by Dave Waddell
Police Chief Mike O’Brien — lauding the use of body-worn cameras by his patrol officers — says cameras will also soon be attached to the blue uniforms of Chico PD’s 13 sergeants.
As first reported here by ChicoSol, Chico Police Department patrol officers began sporting the body cameras last April, a couple of weeks after two policemen shot and killed Desmond Phillips, a young black man in mental crisis.
O’Brien said that after 10½ months of use, he would give the camera experience a “very favorable” evaluation.
“That is not only my perspective, but I believe the majority of officers as well,” O’Brien said. “It is an important part of policing for all involved.”
In addition to the sergeants, four members of Chico PD’s so-called Target Team also will soon wear body cameras for the first time as part of what O’Brien described as “Phase Two” of the department’s body-cam deployment.
O’Brien said grant funding he hoped would pay the $30,000 to $40,000 annually to outfit the added personnel with cameras “has been hung up unexpectedly.”
“If that continues, I will pursue other options to purchase the cameras (and) data storage,” he said.
Butte County District Attorney Mike Ramsey recently filed an assault charge against former Chico police Sgt. Scott Ruppel, alleging that Ruppel, 51, placed a handcuffed, seat-belted suspect in a stranglehold for 8 seconds last August. Ruppel, who retired from Chico PD in September, has pleaded not guilty to the misdemeanor charge in Butte County Superior Court.
Ruppel, three weeks before the choking incident, shot Tyler Rushing twice at close range during a July 23 struggle in a downtown bathroom. Rushing, who earlier was shot by a private security guard, died from his wounds.
Though Ruppel, as a sergeant, never wore a body camera, both the shooting and choking incidents were recorded by other officers’ cams.
Sherri Quammen of Paradise, a musician, artist and activist, said she recalls urging Chico police administrators to start using body cameras after officers killed 19-year-old Breanne Sharpe in a barrage of gunfire in 2013.
“They should have implemented the use of body cams years ago,” Quammen said. “From what I read, most police departments around the country don’t want to use body cameras for obvious reasons, but with the ones that have, complaints of excessive use of force and police misconduct have gone down something like 60 percent.”
To most effectively use body cameras in the public interest, an outside group of citizens not selected by law enforcement should be able to review unedited material from the cams, Quammen said.
Quammen said research she found shows that 28 percent of law enforcement agencies in California already have citizen oversight committees, with more than 100 such review boards nationwide.
“In my opinion, the body cameras are fairly worthless unless someone other than the police are allowed to review them as part of the investigative process,” Quammen said.
Since 1997, there have been 28 fatal law enforcement shootings in Butte County, with Ramsey prosecuting just one of the involved officers – former Paradise policeman Patrick Feaster, who killed 26-year-old Andrew Thomas in 2015. “And how they could call that involuntary manslaughter is beyond me,” Quammen remarked.
Quammen said she is working on a video project that will include interviews with up to 10 people who have been victimized by Chico police.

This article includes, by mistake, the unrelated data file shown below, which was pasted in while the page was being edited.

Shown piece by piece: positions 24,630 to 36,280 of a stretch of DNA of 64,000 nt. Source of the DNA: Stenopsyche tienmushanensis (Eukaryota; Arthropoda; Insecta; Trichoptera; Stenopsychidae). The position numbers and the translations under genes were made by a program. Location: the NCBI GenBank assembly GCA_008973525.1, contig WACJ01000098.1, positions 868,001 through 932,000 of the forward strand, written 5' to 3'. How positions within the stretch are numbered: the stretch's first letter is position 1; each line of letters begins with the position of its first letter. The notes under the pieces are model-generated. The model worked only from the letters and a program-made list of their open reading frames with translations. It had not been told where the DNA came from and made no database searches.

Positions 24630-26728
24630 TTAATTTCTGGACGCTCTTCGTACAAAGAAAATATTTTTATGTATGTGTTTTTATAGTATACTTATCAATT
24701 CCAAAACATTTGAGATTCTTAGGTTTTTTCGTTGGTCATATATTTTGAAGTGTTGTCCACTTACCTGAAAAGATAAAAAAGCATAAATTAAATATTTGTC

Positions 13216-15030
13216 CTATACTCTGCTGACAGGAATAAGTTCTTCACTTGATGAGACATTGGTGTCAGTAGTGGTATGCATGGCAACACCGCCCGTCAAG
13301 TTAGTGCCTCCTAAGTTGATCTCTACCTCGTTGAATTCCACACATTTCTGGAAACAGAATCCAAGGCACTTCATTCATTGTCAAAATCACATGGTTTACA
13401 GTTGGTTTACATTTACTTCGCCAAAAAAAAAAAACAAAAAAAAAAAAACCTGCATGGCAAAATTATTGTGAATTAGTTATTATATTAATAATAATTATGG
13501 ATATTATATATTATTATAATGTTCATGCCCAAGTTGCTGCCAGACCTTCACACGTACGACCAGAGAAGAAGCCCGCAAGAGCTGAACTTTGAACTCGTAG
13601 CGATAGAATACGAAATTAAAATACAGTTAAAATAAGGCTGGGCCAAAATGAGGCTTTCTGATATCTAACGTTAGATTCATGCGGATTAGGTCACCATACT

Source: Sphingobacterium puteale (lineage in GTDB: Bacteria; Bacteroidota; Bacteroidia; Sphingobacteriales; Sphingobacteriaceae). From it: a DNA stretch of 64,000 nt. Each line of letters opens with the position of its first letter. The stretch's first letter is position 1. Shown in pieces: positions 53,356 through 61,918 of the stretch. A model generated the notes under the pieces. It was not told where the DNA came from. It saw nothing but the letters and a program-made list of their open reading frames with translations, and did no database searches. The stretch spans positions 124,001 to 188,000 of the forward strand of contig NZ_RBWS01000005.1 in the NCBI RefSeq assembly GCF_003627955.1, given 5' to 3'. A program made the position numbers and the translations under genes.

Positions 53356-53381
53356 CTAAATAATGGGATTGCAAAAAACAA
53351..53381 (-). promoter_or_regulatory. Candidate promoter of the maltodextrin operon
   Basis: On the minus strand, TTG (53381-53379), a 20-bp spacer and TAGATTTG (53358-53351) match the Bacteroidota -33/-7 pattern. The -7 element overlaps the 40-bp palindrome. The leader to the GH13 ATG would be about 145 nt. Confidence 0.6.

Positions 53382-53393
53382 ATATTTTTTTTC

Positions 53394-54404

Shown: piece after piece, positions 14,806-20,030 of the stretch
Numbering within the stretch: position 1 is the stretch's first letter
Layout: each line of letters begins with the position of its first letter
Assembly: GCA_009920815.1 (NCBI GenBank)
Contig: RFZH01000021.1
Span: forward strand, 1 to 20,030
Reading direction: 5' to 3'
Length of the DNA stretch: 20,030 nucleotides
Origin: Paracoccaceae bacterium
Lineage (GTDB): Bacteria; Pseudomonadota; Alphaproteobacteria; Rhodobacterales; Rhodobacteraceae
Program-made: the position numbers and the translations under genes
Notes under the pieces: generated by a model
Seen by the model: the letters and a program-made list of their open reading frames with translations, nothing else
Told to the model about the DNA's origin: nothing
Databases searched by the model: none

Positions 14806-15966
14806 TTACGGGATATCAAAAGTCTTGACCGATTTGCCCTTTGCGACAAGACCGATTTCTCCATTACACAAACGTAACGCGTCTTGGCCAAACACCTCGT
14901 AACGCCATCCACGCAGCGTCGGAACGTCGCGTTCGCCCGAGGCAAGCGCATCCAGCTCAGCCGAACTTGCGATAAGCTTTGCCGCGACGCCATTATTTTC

“I’m hoping it will become mandatory viewing for officers of the Chico Police Department so that they can see the faces and hear the stories of the people that they harmed and intimidated,” she said.
Ramsey said personnel of the Oroville, Paradise and Gridley police departments also wear body cameras, as do officers from the Butte County Sheriff’s Department and Butte College.
“I don’t believe the state agencies have yet gotten theirs,” Ramsey said. “I know they’re getting close.” Such state agencies operating in Butte County include the California Highway Patrol, the departments of Parks and Recreation and Fish and Wildlife, and Chico State.
Ramsey said video and audio from police cameras provide valuable information for both prosecutors and the public. He has noted that while the cameras provided insufficient evidence to prosecute Ruppel in the Rushing shooting, they provided sufficient evidence to prosecute Ruppel for his alleged choking of William Rowley three weeks later.
Ramsey released several videos of the Rushing shooting and said he will make public the video of the alleged Rowley choking after Ruppel’s assault charge is resolved in the courts.
“We think (body cameras are) wonderful from an evidentiary and transparency aspect,” Ramsey said. “Showing what happens, when it happens and how it happens is something that is important to the public and to our juries.”
O’Brien, even before he became police chief in mid-2015, was involved administratively in the testing and selection of body cameras for Chico PD. Still, 2016 came and went without the cameras being put into operation, with O’Brien blaming the delay on problems transmitting data to the district attorney’s office, as reported here by ChicoSol.
However, just two weeks after Phillips was shot 11 times on March 17, 2017, in his own living room by two young officers, O’Brien disclosed that the cameras were being used by patrol officers.
The camera is worn on the officer’s chest and is supposed to be turned on in any enforcement action. No one is able to edit the video before it is sent to prosecutors, O’Brien said.
Dave Waddell is news director at ChicoSol.